The South African hybrid grape has changed dramatically in recent decades and is well worth another try
I remember the late-night moment that I became aware of my personal palate, though I didn’t think of it in those lofty terms at the time. What I thought was, oh wow, how can a wine taste that offensive (think burnt rubber-infused jam stirred into bad coffee) and where’s the nearest plant I can feed it to? It was the first time I twigged that some wines were very much not to my taste. This was back in the mid-1990s and not long after I had trained in a fine stomach for the cheapest ‘vino tinto’ in time-honoured backpacker style. But Pinotage was where I drew the line and, for years, I avoided South African wines as a rule.
I was not alone: this hardy hybrid grape developed in 1925 by Abraham Perold when he crossed Pinot Noir with Cinsault (known then as Hermitage) has an infamously chequered past. Challenges in the vineyard and winery can lead to faulty characteristics such as those burnt rubber and spray paint notes. Thankfully a better understanding of how these unpleasant aromas develop has allowed them to be increasingly avoided.
Pinotage still has a lot to answer for, although, like the South African wine industry for which it became an awkward poster boy in the early days of post-Apartheid exports, it has changed dramatically in recent decades.
Both the varietal wine and the broader industry it calls home are now shaped by ambitious winemakers with a determined focus on crafted quality and cool-climate finesse, and an increased expertise in achieving that.
In the spirit of International Pinotage Day (the second Saturday in October every year), I tasted several recently, and can attest that they are worth reconsidering. Besides the solid Wine of the Week charmer from Charles Back — the vintner who helped put the Swartland region on the map — look also to Tokara and Boschendal for bold, burger-friendly styles (both in independents), Lidl’s Cimarosa for curry-friendly flavours and Tesco’s Plato V Aristocracy for a party wine.
To reflect the diversity of modern South African wine, in welcoming Pinotage back to the party, I’ve invited some of its friends and neighbours too, including an accessibly priced Pinot Noir from cool-climate Elgin. Further south, in Hemel-en-Aarde Ridge near the whale-watching hub of Walker Bay, Peter-Allan Finlayon’s Crystallum offers a complex aromatic treat for Pinot fans, while WineSpark’s Tesselaarsdal is made by a female winemaker of colour who represents the slow but steady diversification of South African winemaking itself. Look too for the Integrity & Sustainability seal from wineries that prioritise social and environmental responsibility.
Spice Route Pinotage 2019, Swartland, 14.5pc, €24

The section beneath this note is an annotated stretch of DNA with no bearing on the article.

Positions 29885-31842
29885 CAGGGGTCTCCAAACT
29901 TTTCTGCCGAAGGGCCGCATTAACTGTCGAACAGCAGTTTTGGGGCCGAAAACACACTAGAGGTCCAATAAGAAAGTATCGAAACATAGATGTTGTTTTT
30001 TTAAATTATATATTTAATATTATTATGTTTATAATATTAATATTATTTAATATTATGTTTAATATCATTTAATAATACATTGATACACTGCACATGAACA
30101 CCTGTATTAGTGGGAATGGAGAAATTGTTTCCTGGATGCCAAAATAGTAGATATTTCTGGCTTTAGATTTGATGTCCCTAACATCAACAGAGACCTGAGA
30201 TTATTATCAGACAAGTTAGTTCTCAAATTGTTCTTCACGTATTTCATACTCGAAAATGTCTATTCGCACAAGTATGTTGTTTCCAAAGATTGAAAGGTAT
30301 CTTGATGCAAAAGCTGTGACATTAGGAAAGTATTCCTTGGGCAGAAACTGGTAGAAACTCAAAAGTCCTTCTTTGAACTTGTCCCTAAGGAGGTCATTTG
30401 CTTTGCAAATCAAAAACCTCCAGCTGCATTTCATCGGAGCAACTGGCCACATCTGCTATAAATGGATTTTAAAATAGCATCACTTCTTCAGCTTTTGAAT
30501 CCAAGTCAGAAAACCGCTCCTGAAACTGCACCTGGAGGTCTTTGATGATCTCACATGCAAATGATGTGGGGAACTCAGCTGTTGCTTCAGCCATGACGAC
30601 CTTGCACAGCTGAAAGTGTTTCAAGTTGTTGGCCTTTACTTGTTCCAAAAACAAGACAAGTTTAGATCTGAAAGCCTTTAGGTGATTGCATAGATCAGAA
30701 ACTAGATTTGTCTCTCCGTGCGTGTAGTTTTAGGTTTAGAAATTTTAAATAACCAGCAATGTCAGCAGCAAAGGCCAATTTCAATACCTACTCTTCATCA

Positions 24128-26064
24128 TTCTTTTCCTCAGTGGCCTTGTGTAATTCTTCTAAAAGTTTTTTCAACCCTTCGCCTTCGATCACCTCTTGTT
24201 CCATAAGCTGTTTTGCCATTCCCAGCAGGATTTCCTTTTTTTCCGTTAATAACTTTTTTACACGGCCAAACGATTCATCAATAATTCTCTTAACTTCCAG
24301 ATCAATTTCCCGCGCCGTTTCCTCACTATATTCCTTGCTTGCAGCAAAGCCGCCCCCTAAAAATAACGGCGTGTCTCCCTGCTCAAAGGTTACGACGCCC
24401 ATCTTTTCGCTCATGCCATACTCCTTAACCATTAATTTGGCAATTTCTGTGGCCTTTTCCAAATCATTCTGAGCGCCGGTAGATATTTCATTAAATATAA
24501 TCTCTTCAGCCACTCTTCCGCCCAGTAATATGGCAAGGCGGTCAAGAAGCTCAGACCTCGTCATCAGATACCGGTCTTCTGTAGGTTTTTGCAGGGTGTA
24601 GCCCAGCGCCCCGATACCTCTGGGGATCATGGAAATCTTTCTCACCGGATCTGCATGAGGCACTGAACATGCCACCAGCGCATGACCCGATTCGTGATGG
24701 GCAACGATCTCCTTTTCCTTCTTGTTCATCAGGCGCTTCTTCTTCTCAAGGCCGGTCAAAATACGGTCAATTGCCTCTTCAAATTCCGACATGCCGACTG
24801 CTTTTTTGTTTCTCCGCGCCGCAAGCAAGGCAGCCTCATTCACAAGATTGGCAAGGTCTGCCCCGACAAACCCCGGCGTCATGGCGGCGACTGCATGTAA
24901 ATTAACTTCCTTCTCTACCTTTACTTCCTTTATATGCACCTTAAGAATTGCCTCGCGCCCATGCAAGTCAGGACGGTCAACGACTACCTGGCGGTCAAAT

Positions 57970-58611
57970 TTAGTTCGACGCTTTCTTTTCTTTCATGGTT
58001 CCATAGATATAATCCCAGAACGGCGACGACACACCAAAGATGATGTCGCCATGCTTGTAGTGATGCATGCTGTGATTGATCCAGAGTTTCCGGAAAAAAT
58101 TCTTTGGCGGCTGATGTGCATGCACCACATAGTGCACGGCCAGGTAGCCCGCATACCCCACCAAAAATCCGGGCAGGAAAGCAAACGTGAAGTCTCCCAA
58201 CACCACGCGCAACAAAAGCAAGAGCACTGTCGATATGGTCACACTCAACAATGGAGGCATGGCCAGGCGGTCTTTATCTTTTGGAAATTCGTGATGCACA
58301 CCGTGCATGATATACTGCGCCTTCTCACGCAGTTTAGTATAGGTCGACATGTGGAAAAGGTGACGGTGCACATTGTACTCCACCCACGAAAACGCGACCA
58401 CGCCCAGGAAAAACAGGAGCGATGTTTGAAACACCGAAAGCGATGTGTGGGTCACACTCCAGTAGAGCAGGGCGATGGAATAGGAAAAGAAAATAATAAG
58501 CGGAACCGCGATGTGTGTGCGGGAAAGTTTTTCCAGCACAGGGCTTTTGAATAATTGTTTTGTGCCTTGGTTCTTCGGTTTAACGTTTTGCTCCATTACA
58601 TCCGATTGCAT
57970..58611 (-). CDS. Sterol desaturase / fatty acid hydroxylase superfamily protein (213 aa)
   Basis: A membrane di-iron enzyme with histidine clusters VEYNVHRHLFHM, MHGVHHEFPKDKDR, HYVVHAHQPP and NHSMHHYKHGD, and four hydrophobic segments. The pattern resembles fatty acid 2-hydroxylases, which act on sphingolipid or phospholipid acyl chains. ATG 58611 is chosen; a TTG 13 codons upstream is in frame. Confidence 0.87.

A seminal figure in transfiguring South African wine, vintner Charles Back set up Spice Route winery in 1998. Today the winery has 100ha of its own vineyards, including this single bushvine vineyard grown in Koffieklip soils (iron-rich decomposed granite). Part-matured in qveri, this impressive Pinotage showcases the potential of this grape to create a rich, robust wine that is dense with polished tannins and ripe fruit yet nuanced too: think tea-poached plums, mulberry, tobacco leaf, and piquant spice. Perfect with rich game. Selected independents including Blackrock Cellar, wineonline.ie
Blankbottle Master of None 2020, Western Cape, 13.5pc, €28
Winemaker Pieter Hauptfleisch Walser takes a playful approach to his cult-status wines, challenging us to taste with an open mind. This is a joyful, juicy yet savoury meeting of Grenache, Syrah, Cinsault, Pinot Noir and Roussanne, and a fabulous aperitif or tapas pairing. Frank’s, Drink Store, Wine Upstairs, pintowines.ie
Elgin Ridge 282 Pinot Noir 2015, Elgin, 13pc, €25.95
Naturally fermented from Pinot Noir grapes grown organically at 282m in this cool-climate region of the South Cape Coast, and aged in French oak for 10 months, this lean and clean Pinot layers smoky earthy spices over dark bitter cherry with a sour twang that will pair brilliantly with fatty meats. O’Briens Wine; obrienswine.ie
Fairview Viognier 2020, Paarl, 13.5pc, €24.99
From another Charles Back winery comes this elegant and unshowy Viognier grown in decomposed granite soils. It’s worth decanting to allow its aromas sing: almond and peach blossom on the nose meet nectarine juice on the palate, supported by subtle oak and silky texture. Perfect with crab and mango salad. Selected independents
Metzer Family Cabernet Sauvignon 2018, Stellenbosch, 14.5pc, €19
From the dryland vines and granite-sandstone soils in the Heldersberg sub-region, Wade Metzer takes a hands-off approach to this velvety Cabernet, blended with a little Shiraz and Cinsault to bring extra flesh to its cassis, mint-choc and blackcurrant leaf character. Pair with rich red meat. winespark.com (€10 monthly sub)